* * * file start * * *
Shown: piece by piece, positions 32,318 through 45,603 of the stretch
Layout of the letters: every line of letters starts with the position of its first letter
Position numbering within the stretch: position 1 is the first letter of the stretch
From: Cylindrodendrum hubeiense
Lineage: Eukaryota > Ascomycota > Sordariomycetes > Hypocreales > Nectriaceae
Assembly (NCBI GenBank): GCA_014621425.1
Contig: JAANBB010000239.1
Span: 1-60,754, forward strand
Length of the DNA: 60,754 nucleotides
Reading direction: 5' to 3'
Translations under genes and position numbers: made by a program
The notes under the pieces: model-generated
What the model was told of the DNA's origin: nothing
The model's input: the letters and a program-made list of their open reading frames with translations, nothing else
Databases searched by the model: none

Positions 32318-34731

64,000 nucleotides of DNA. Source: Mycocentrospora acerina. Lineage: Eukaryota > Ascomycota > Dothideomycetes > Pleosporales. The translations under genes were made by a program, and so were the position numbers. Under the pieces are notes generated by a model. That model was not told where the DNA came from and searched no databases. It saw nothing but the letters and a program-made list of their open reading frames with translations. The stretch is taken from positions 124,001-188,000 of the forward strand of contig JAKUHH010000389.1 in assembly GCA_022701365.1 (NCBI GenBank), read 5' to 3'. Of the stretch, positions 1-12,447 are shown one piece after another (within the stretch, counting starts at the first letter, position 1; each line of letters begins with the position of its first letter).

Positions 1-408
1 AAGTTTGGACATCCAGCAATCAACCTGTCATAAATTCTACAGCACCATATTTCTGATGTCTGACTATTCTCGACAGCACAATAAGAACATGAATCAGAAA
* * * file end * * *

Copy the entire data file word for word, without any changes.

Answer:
Shown: piece by piece, positions 32,318 through 45,603 of the stretch
Layout of the letters: every line of letters starts with the position of its first letter
Position numbering within the stretch: position 1 is the first letter of the stretch
From: Cylindrodendrum hubeiense
Lineage: Eukaryota > Ascomycota > Sordariomycetes > Hypocreales > Nectriaceae
Assembly (NCBI GenBank): GCA_014621425.1
Contig: JAANBB010000239.1
Span: 1-60,754, forward strand
Length of the DNA: 60,754 nucleotides
Reading direction: 5' to 3'
Translations under genes and position numbers: made by a program
The notes under the pieces: model-generated
What the model was told of the DNA's origin: nothing
The model's input: the letters and a program-made list of their open reading frames with translations, nothing else
Databases searched by the model: none

Positions 32318-34731

64,000 nucleotides of DNA. Source: Mycocentrospora acerina. Lineage: Eukaryota > Ascomycota > Dothideomycetes > Pleosporales. The translations under genes were made by a program, and so were the position numbers. Under the pieces are notes generated by a model. That model was not told where the DNA came from and searched no databases. It saw nothing but the letters and a program-made list of their open reading frames with translations. The stretch is taken from positions 124,001-188,000 of the forward strand of contig JAKUHH010000389.1 in assembly GCA_022701365.1 (NCBI GenBank), read 5' to 3'. Of the stretch, positions 1-12,447 are shown one piece after another (within the stretch, counting starts at the first letter, position 1; each line of letters begins with the position of its first letter).

Positions 1-408
1 AAGTTTGGACATCCAGCAATCAACCTGTCATAAATTCTACAGCACCATATTTCTGATGTCTGACTATTCTCGACAGCACAATAAGAACATGAATCAGAAA